grandpop monkey box

Jeff –  Thanks a million for providing the catalog, and especially your comments! — Kit

 

Footnotes:

[Jeff] —

“Grandpop Monkey” was based on cover illustrations by an artist named Lawson Wood that ran in Collier’s magazine.  The animated versions were made by Cartoon Films, Ltd. which had been the Ub Iwerks studio.  They were backed by British money and may have been made to run there first (not sure.)  Monogram Pictures (!) released them theatrically in the US.  The 3 titles HFE had were the only ones made, and were produced and released in Cinecolor in 1940.

One of the weirdest color films I have is an 8mm Ub Iwerks cartoon in original Cinecolor.  I like Cinecolor, especially for cartoons, where it gives a sort of “old Sunday funnies” effect.  Cinecolor’s color registration was very good in 35mm, not bad in 16mm, but by the time you get down to that tiny regular-8 frame it looks like a failed anaglyph 3-D image!

[Kit] –

Weiss licensed Hollywood Film Enterprises the rights to create home movie versions from some of its silent films. Weiss-Artclass Tarzan serial cut-downs were sold as “Tarzan of the Apes”; B-westerns in which Jean Arthur had a supporting role became “Jean Arthur Westerns,” and “Bible Stories,” were adapted from the 1920 Italian epic, “La Bibbia,” which Weiss-Artclass had released in truncated form in 1922 as “After Six Days.”

My family had some 8mm Ub Iwerks Cinecolor prints: “Sinbad the Sailor,” “Little Black Sambo,” and “Pin-Cushionman” (retitle of “Balloon Land”), all 1935. As with Jeff, I was enamored by the color.  The box art, “Fun Cartoons in Color,” was cool, too.

 

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Retire?

No way…I’m still finding too many interesting movies to release on DVD/Blu-ray.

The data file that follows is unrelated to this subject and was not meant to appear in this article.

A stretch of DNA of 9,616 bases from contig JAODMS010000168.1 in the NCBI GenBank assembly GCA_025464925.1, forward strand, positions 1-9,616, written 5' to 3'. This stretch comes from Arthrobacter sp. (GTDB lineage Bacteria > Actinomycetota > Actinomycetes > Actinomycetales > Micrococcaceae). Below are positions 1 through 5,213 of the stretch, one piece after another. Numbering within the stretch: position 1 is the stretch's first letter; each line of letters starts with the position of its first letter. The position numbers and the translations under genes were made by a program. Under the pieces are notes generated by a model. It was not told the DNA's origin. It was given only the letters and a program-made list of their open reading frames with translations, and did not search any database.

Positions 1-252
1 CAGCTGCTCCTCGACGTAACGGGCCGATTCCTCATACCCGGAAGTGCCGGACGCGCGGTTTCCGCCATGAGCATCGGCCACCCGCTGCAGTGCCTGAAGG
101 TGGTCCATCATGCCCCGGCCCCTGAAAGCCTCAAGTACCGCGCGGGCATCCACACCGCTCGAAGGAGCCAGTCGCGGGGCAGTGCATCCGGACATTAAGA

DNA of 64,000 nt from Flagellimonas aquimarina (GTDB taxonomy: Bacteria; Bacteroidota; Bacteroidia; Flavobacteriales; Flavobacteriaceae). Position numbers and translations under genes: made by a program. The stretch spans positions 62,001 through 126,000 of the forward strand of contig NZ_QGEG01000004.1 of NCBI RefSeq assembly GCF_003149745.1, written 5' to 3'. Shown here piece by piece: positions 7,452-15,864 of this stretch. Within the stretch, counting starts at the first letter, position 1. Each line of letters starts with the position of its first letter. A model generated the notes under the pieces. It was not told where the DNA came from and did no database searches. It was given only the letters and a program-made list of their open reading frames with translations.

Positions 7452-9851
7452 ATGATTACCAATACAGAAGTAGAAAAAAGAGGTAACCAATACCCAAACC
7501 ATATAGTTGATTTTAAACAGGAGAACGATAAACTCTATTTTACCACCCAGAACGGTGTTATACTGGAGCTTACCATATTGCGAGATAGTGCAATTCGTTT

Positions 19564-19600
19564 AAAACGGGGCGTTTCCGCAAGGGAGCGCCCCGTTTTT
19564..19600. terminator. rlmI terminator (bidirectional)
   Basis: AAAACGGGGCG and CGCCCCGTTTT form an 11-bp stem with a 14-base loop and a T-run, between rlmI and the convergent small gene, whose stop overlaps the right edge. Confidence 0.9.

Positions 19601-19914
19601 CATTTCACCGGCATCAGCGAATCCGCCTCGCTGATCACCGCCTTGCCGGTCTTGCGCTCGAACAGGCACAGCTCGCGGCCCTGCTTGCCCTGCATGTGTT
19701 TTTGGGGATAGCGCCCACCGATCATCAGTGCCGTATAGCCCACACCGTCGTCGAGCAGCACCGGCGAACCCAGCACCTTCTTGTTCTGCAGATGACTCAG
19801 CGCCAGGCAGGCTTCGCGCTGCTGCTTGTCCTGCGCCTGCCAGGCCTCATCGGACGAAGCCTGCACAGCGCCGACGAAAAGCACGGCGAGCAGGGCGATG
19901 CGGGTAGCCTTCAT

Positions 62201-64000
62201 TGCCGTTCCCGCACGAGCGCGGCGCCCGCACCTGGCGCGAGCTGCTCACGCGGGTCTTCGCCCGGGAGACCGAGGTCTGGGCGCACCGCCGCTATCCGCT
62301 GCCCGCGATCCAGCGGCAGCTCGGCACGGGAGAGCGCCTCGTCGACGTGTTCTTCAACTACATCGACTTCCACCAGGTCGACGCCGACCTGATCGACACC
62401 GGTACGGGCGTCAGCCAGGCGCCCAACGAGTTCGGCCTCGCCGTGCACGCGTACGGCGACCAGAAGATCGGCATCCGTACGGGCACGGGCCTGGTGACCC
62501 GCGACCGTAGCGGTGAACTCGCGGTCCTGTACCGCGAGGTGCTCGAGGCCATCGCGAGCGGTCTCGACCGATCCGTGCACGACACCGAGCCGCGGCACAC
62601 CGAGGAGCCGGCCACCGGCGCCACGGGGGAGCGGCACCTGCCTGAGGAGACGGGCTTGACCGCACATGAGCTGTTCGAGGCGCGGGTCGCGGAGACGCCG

Hard to believe Kit Parker Films just celebrated its 45th year in the distribution of classic motion pictures! Back in 1971 the 16mm non-theatrical industry was thriving, but it was largely owned by corporations which were passionate about money, but dispassionate about films, and the quality of the film prints showed it. I saw a niche to be filled — renting out quality prints at affordable prices, and Kit Parker Films was born.

The 16mm library expanded throughout the years until home video made inroads into the industry — the quality of VHS was marginal at best, but the price was right. By the 90s I branched out into the 35mm theatrical arena, eventually becoming the go-to source for classics in the 35mm film format.

In the late 1990s I realized the days of projecting celluloid were going to be replaced by DVDs, so slowly phased out the “old” KPF, and in 2001 began purchasing the copyrights to vintage films. Over the next 15 years my collection grew to include hundreds of feature films, television programs, serials and shorts.   Many of my acquisitions required a great degree of patience and detective work to clear rights and locate suitable elements, but those efforts unearthed many films that had seen little or no exposure for decades.

Launching my library on DVD was a success, but like other producers, my profit was far too diluted by wholesalers, and their related “expenses” that I had to pay for, but that was the traditional method media (starting with books) made its way to stores and customers for over 100 years.

Amazon has been amazing for people like me who don’t like to go to stores. By 2015 they were by far the #1 seller for my DVDs.  Over time I noticed that some items I’d buy would say “Sold by ‘Acme Company’” and “Fulfilled By Amazon.” Amazon is making 90% of my DVD sales…I had a lightbulb moment! I can’t say why it took so long for me to figure out I could sell exclusively through Amazon, pay their fulfillment fee and continue to grow my business.

This means I can continue to augment my release schedule and continue to take a chance on projects that may not even recoup their costs. How many people are going to buy a silent serial, or an obscure cult film?  In this business you never know, but I’ve built my career on taking new risks.

So, I did it, and my new company, The Sprocket Vault, was born. Although TSV was created originally to sell my own DVD/Blu-rays, other producers have started approaching me to sell theirs…so my company is growing, and that means lots of new releases of interest for you.